lights that need to warm up such as street lights. Smoothly dim will cause the light to fade down,
as if its turned off with a dimmer switch. Random but coherent will cause the light to flicker in a
random way, but with the smooth light effect, as if a dimmer switch is controlling it. Can be used
to simulate the lighting from a fire or torch. Radius, inner and outer, control the distance at which
the light no longer effects the player visibility. So important that an outer value should be added to
every light in the level.

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Concept 3: Coronas
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The corona can be used to simulate the glowing of fog, haze or dust near a light. The corona
effect is absolutely needed in any level that uses a large amount of fog. The bitmap image will
however be visible through objects, strange.

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Concept 4: Dynamic Lights
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Dynamic lights can move, they can not have color or animated properties. These lights are useful
for lamps held by guards, will-o-wisps and ghosts. The effect will occasionally shine through
brushes for some reason.

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Concept 5: Color
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Unlike Thief: The Dark Project and Thief: Gold, Thief 2: The Metal Age can have colored light.
The color of the light is the hue value in a graphics color divided by 256. On this scale blue would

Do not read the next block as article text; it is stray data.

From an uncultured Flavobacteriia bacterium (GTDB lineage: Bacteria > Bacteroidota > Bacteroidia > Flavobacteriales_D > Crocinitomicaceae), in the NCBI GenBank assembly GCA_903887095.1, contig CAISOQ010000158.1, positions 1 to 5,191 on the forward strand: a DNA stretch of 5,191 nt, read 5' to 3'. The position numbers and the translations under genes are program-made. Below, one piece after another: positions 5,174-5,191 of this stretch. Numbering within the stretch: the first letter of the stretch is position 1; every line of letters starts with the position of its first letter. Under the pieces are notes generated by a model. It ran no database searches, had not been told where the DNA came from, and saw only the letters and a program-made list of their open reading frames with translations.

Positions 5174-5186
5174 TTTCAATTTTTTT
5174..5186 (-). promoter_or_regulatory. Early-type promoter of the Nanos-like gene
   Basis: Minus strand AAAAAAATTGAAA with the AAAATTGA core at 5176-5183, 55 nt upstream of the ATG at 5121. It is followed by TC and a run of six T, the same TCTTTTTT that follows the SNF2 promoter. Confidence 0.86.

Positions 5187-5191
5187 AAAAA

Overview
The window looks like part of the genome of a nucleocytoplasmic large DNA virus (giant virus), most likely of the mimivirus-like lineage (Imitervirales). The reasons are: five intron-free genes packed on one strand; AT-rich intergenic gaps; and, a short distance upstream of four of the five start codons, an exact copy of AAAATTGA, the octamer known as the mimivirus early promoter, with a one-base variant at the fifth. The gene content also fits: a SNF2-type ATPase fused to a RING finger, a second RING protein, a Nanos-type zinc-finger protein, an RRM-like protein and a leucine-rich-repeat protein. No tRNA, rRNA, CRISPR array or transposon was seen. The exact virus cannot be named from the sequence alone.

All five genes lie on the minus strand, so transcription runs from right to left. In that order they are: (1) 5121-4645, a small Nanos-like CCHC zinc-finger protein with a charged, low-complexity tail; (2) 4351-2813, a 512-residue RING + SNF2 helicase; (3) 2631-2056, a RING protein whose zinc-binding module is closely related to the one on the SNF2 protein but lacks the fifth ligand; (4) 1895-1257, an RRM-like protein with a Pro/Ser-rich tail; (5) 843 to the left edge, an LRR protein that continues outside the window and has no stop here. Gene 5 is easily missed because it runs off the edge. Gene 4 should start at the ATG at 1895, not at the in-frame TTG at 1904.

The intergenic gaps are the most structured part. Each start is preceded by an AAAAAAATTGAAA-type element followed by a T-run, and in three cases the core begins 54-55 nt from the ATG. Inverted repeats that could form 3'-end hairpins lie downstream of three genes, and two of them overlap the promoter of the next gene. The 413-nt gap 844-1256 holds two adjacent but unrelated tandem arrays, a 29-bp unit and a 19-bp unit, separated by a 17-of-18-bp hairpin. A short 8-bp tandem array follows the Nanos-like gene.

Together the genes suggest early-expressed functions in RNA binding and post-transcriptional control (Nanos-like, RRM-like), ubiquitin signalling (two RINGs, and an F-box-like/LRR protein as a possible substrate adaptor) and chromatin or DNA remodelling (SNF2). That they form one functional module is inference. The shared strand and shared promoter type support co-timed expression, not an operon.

be 0.66 as an example. The saturation is the intensity of the color. Light color should match the
expectation of its source. A torch would have a yellow/orange color, an inside window might have
a blue color. Unless the light source is intended to be white a color should be added.

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Concept 6: Spotlights
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The spot light effect can be used to define how wide a light spreads. The standard lights shine in
all directions evenly. The spot light by default shines down. The standard spot lights in dark.gam
have a tight beam. The values are angles where straight down is 0 degrees. A light with a shade,
like the spot light, shouldn't be able to shine upwards, but the default settings are probably too
tight. The spot light can also be used to create lighted areas and shadows for gameplay. An
important loot item can be spot lit so that grabbing it exposes the player.

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Concept 7: Shadows
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The entire gameplay experience of Thief is based on shadows. Every effort should be made to
make the shadows interesting as well as useful. Shadows can be created using brush and
objects. Its impossible to suggest every situation, but in general place lights in places that will